Bloor Sidewalk Gardens: 500 hundred people contributed flower drawings in the Bloordale community, 130 were recreated in stainless steel and inlayed into the Bloor Street sidewalk.
Additional, street name paver stones and Walk Here signs were inlaid. New in-ground trees were planted with tree guards that doubled at bike racks and 6 small side-street gardens were constructed at part of the the street scape renewal. The garden space at Bloor and Brock that was designed to function as an area hub for community pop-up events. Other garden spaces included a community garden and sitting area incorporating benches. Completed in 2014.
An initiative of artist Dyan Marie, with project contributors and
the Bloordale BIA, B.I.G., Sanscon Construction Ltd. and The City of Toronto.
Bloordale locations on Bloor Street, Toronto between Dufferin St. and Lansdowne Ave.
A birth, celebration, a tragedy, success, an affair about love, a death, an expression of empathy, regret and good-will—these are universal, sometimes life-altering occasions when people give or receive flowers. Over three years Bloor Gardens, has brought nearly 500 Bloordale members to mark important occasions when they gave or received flowers. The flower were drawn in workshops and events: at the BIG festival, a daycare, a seniors home, high-schools, a homeless shelter and translated by artist Dyan Marie into 130 stainless steel flowers now inlaid into Bloordale sidewalks. The artwork creates moments of discovery when accidentally finding a sidewalk flower when walking along Bloor Street. Together, the sidewalk flowers make a permanent sculpture garden and community memorial with each flower invested by an individual story.
How the flowers were gathered:
Woman at Savards Shelter: some residents with experience of multiple problems of abuse, addiction and mental health issues, met weekly to discuss ways of coping better despite hardships. On the group’s first anniversary they gathered for a drawing workshop to mark the occasion and each member made a flower for Bloor Garden.
High School students at Bloor College: students drew flowers for Bloor Garden in a special art class and provided written statements for their images. One student contributed poems describing her much-missed early childhood garden in Iraq.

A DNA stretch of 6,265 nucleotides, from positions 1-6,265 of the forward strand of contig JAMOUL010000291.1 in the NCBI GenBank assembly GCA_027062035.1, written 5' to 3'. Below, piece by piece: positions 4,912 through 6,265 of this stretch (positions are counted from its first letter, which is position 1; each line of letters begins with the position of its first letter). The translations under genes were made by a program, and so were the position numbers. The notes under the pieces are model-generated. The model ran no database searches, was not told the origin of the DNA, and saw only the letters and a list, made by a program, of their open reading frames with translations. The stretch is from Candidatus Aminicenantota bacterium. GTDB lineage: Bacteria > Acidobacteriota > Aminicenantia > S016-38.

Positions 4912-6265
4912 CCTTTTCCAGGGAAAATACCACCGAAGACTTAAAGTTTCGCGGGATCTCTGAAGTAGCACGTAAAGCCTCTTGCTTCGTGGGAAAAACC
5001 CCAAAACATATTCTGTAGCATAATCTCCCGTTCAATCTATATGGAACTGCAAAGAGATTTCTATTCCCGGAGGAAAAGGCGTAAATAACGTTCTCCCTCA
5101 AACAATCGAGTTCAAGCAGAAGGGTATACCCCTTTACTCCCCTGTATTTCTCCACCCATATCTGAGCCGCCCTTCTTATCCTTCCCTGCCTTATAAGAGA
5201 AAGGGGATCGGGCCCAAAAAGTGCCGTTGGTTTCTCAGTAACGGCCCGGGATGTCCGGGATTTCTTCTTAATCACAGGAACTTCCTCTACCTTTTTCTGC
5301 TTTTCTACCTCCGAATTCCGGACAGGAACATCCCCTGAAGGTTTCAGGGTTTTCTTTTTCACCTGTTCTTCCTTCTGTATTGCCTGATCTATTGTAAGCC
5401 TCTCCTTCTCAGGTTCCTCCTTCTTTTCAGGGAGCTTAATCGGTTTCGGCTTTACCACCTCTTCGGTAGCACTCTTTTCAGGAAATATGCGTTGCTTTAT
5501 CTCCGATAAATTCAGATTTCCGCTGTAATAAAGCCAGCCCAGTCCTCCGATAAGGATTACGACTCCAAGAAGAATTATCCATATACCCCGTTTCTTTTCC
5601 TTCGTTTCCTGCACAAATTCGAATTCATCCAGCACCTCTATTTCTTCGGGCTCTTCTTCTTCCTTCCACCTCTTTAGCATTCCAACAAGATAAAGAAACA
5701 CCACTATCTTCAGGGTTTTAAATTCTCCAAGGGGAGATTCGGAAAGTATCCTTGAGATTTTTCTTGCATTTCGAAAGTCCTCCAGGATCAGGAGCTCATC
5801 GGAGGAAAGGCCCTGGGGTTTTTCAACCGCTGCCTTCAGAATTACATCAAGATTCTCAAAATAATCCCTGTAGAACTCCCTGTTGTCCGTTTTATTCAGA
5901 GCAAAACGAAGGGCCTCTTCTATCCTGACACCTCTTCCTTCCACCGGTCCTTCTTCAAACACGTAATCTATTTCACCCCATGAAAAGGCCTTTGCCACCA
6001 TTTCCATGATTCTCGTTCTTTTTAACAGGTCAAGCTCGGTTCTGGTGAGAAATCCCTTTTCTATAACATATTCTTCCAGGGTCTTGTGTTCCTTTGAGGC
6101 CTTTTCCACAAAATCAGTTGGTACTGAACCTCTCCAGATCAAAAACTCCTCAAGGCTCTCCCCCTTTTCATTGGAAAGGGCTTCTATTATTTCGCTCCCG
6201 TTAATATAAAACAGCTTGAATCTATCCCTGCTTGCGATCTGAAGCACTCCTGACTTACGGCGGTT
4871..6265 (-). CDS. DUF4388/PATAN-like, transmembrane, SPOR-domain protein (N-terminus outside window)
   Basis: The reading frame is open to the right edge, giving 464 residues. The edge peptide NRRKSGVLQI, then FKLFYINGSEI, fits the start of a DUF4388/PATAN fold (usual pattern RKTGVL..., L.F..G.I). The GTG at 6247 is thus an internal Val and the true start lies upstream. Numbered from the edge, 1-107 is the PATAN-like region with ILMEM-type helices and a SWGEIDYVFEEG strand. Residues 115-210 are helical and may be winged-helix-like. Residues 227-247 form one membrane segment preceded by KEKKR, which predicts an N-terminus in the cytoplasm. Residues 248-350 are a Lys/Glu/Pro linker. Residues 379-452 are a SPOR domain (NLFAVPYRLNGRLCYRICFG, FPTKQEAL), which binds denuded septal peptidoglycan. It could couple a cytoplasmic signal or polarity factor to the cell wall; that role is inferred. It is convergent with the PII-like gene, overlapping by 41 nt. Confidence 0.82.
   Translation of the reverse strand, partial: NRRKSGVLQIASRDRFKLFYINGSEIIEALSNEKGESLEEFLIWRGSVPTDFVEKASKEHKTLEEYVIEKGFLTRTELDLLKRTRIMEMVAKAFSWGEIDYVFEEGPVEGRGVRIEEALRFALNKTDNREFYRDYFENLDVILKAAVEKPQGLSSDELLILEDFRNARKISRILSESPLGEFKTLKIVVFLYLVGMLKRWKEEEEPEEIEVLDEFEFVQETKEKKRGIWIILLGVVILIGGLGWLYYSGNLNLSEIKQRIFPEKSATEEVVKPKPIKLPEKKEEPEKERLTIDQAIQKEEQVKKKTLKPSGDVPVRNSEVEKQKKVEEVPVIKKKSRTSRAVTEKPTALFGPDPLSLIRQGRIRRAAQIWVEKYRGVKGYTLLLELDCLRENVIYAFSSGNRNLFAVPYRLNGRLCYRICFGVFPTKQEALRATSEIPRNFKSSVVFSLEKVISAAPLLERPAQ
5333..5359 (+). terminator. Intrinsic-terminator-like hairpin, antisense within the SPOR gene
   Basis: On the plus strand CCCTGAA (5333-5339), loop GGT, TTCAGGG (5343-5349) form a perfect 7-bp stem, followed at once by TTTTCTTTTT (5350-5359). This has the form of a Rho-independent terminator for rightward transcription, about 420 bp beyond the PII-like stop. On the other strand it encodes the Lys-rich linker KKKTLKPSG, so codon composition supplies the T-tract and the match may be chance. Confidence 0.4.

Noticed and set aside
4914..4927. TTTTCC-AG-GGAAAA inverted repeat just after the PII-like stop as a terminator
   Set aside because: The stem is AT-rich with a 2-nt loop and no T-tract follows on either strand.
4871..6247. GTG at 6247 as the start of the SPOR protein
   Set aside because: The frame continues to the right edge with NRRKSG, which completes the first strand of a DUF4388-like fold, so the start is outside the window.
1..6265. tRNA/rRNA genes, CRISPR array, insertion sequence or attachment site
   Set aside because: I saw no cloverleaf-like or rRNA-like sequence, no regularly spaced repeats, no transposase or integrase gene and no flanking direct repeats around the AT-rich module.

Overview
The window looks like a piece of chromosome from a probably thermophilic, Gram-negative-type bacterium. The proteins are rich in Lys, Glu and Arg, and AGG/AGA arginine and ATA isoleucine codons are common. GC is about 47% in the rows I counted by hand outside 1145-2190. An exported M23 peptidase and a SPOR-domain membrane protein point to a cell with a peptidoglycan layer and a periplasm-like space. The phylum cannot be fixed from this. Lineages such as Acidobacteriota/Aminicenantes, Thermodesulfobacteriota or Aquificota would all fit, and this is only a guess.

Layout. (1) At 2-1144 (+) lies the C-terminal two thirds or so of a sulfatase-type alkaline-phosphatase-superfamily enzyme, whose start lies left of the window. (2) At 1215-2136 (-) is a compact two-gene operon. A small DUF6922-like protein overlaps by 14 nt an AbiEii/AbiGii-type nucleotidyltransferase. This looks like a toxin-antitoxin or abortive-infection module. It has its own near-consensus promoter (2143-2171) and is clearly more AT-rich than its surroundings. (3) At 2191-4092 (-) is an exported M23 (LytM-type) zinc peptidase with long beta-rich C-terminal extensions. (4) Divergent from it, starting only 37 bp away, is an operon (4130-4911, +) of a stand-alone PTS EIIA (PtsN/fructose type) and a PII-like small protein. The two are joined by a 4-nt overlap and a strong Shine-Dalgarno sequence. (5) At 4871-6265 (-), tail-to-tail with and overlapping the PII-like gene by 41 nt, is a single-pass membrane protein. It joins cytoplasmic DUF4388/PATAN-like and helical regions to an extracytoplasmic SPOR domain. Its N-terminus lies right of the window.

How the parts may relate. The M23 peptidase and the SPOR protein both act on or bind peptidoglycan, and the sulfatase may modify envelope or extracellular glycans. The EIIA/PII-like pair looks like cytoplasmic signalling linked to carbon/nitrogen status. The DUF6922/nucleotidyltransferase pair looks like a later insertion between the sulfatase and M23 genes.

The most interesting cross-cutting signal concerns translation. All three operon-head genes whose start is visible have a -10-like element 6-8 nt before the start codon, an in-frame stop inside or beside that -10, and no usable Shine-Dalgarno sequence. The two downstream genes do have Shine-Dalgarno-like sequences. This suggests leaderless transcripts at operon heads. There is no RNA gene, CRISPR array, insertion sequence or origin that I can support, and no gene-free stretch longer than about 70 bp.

Older adults at New Horizons Tower: residents hosted a drawing party with tea and cakes. One man made a drawing of a rose in memory of his mother who died 40 years ago.
Toronto Botanical Garden partnered with Bloor Gardens and supplied a tent filled with garden plants, flowers and herbs as well as a working, glass-boxed bee hive, project information and drawing materials at the BIG on Bloor Festival 2012.
BIG on Bloor Festival 2014: the festival featured a Play Fair garden pavilion, designed from balloon flowers, that sheltered a Bloor Garden information and drawing station.
Young Children at Dovercourt School: the kinder-garden and day-care classes at the school contributed flower drawings.
Bloordale BIA members joined local residents with young children at New Horizons Tower to draw flowers as a family activity.
PULP Party as part of their Sterling Avenue PULP event in 2013, curated a Bloor Flower drawing event set amid light sculptures made from recycled working-drawings of draft flower-file print-outs.
Studio Visitors dropped by to contribute drawings. One father brought his daughter to talk about school difficulties that were causing her depression and together they drew flowers. Others mailed flowers: writer Donna Lypchuk sent a drawing of the late artist Sybil Goldstein’s favorite flower, a chrysanthemum that was planted in front of Bloor Barista where chrysanthemum tea is served in glass pots. Sybil, a Toronto artist and cultural organizer, took part in the first, 2008 BIG on Bloor festival which attempted to create the longest dinner party in the world.
Bishop Morocco High School Students worked as interns on the project and helped prepare the drawing collection for production as part their school art credit.